Evan the publican became a victim of crime at the Club Hotel. Michael Clune was ‘fleeced’ of his money in one incident, when in October 1919, licensee he reported to the police that he had been robbed of £130. He left the pub for about an hour one evening and when he returned he found that the door of his bedroom had been forced and the money taken from a dressing table drawer.

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Another view of the former Club Hotel, Surry Hills, Sydney. Photo: www.timegents.com

Clune had only been at the helm of the Club Hotel for less than four months. Originally from Tumut, he nearly never became host of the Surry Hills pub after the police inspector from his home town made the long journey to Sydney to testify against his application for the license.

Inspector Duprez objected to Clune getting the transfer, telling the court that he had in 1917, been tried at Wagga, for stealing sheep.

Although Clune was found not guilty of the theft, after it was proved that the sheep were his property, Inspector Duprez told the court he believed there was no doubt about his guilt. He said the case was dropped by the Crown Prosecutor as he was of the opinion Clune was “somewhat deficient mentally”.

The Inspector said he agreed with those assumptions and for those reasons he had travelled from Wagga to Sydney to prevent him from receiving a license as he believed he was not a fit person.

Clune, in his evidence, told how the mayor of Wagga and numerous business people gave evidence on his behalf at the trial. The sheep, he said was his property, and after the case the police returned him the skin. Strangely Inspect Duprez had nothing to do with the trial, and Clune said nothing had ever been alleged against his sanity.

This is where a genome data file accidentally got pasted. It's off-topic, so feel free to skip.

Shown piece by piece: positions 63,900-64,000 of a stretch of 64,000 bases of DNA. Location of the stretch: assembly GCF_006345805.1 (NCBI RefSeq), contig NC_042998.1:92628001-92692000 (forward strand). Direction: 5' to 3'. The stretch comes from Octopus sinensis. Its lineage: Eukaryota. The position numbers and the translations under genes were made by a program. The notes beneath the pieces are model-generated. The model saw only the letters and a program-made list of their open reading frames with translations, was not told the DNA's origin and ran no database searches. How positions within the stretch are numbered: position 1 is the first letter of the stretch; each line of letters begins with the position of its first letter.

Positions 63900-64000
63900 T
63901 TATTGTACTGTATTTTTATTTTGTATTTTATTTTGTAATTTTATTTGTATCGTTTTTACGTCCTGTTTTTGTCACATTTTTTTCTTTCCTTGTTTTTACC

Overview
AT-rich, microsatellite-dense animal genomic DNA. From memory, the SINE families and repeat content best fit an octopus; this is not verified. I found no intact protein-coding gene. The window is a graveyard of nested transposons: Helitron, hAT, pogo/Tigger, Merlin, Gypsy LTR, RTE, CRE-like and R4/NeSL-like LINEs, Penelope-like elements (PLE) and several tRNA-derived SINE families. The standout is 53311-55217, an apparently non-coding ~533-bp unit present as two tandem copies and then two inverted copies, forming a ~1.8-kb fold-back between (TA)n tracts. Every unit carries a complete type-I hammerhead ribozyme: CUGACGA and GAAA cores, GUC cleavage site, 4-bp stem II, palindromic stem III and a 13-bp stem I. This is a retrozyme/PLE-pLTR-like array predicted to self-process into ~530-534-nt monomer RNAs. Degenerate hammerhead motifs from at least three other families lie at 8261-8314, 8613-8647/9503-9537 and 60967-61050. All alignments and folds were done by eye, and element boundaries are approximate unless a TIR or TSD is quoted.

The Bench held rejected the Wagga police officer’s testimony and granted Clune his license. Clune had a short stay at the Surry Hills pub though, and the license was transferred to Bill Tulley by end of the year.

By the following year Tully must have thought he had been sold a lemon. In August 1920 he was forced to front the NSW Licensing Reduction Board to show cause why the licence of the Club Hotel should not be cancelled.

Tully’s pub was one of 48 hotels in the Sydney electorate that lost their licenses as the result of the sitting of the Licenses Reduction Board and a strong campaign to reduce the number of pubs across the state.

Tully, who had a lease until February 1925, and paid £4 10s a week rent to the building’s owner, Ada Griffiths, must have felt cheated. He had paid £300 in cash for the lease, and the pub was doing a roaring trade at the time.

The bar takings averaged £74 a week, and he had 14 permanent lodgers, and also provided meals. His lodgers included six old age pensioners, whom he accommodated with lodgings at five shillings a week each.

After almost 50 years of trading, the Club Hotel closed for business in December 1923. As a result of the forced closure, Tully was compensated £590 by the NSW Government, while the owner of the pub, Griffiths was granted £1,440 in remuneration.

© Copyright Mick Roberts 2018

 

 

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Categories: NSW hotels, Sydney hotels

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1 reply

  1. Thanks Mick for this great article – and account of many colourful characters. I just found this page/blog and it’s wealth of information about the history of Pubs in Sydney, NSW and Australia.

    I’ve been looking for information about Henry Lee for several years. You mention him in this article – (not one of the more colourful though!). I’m directly descended from his sister Alice. He was the eldest in the Lee family and came to Australia with his parents as a 13 year old on the Formosa in 1839. He had a younger brother Thomas and his parents went on to have several more children in Sydney – several of whom were publicans too! Henry and his wife didn’t have children but I gather he was well regarded by the wider family. I had found he had started life as a builder and later became a publican. He lived in Randwick on 9 acres (a property he had owned since 1857) – which was subdivided after his death in 1902.